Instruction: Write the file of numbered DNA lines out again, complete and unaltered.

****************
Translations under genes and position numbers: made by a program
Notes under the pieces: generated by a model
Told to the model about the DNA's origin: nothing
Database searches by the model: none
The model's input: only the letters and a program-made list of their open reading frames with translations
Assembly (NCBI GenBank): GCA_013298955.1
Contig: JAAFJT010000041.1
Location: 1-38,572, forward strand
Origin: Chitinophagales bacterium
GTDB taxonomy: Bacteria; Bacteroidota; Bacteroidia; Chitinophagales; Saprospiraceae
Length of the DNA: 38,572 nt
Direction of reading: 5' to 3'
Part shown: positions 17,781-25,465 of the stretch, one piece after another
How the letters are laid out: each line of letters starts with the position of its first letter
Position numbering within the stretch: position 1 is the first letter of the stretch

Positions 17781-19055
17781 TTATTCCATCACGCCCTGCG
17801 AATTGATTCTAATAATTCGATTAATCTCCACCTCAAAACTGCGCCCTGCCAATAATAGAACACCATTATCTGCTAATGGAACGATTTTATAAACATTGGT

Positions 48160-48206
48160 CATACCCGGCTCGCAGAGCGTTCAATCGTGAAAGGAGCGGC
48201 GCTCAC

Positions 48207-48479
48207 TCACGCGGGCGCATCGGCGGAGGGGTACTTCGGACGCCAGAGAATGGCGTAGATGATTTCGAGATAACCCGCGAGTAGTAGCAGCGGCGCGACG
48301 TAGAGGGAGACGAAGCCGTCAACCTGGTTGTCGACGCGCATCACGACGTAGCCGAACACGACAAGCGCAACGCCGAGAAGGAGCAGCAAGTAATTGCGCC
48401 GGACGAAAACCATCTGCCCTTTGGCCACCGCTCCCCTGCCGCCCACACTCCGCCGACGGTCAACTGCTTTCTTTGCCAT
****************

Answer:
Translations under genes and position numbers: made by a program
Notes under the pieces: generated by a model
Told to the model about the DNA's origin: nothing
Database searches by the model: none
The model's input: only the letters and a program-made list of their open reading frames with translations
Assembly (NCBI GenBank): GCA_013298955.1
Contig: JAAFJT010000041.1
Location: 1-38,572, forward strand
Origin: Chitinophagales bacterium
GTDB taxonomy: Bacteria; Bacteroidota; Bacteroidia; Chitinophagales; Saprospiraceae
Length of the DNA: 38,572 nt
Direction of reading: 5' to 3'
Part shown: positions 17,781-25,465 of the stretch, one piece after another
How the letters are laid out: each line of letters starts with the position of its first letter
Position numbering within the stretch: position 1 is the first letter of the stretch

Positions 17781-19055
17781 TTATTCCATCACGCCCTGCG
17801 AATTGATTCTAATAATTCGATTAATCTCCACCTCAAAACTGCGCCCTGCCAATAATAGAACACCATTATCTGCTAATGGAACGATTTTATAAACATTGGT

Positions 48160-48206
48160 CATACCCGGCTCGCAGAGCGTTCAATCGTGAAAGGAGCGGC
48201 GCTCAC

Positions 48207-48479
48207 TCACGCGGGCGCATCGGCGGAGGGGTACTTCGGACGCCAGAGAATGGCGTAGATGATTTCGAGATAACCCGCGAGTAGTAGCAGCGGCGCGACG
48301 TAGAGGGAGACGAAGCCGTCAACCTGGTTGTCGACGCGCATCACGACGTAGCCGAACACGACAAGCGCAACGCCGAGAAGGAGCAGCAAGTAATTGCGCC
48401 GGACGAAAACCATCTGCCCTTTGGCCACCGCTCCCCTGCCGCCCACACTCCGCCGACGGTCAACTGCTTTCTTTGCCAT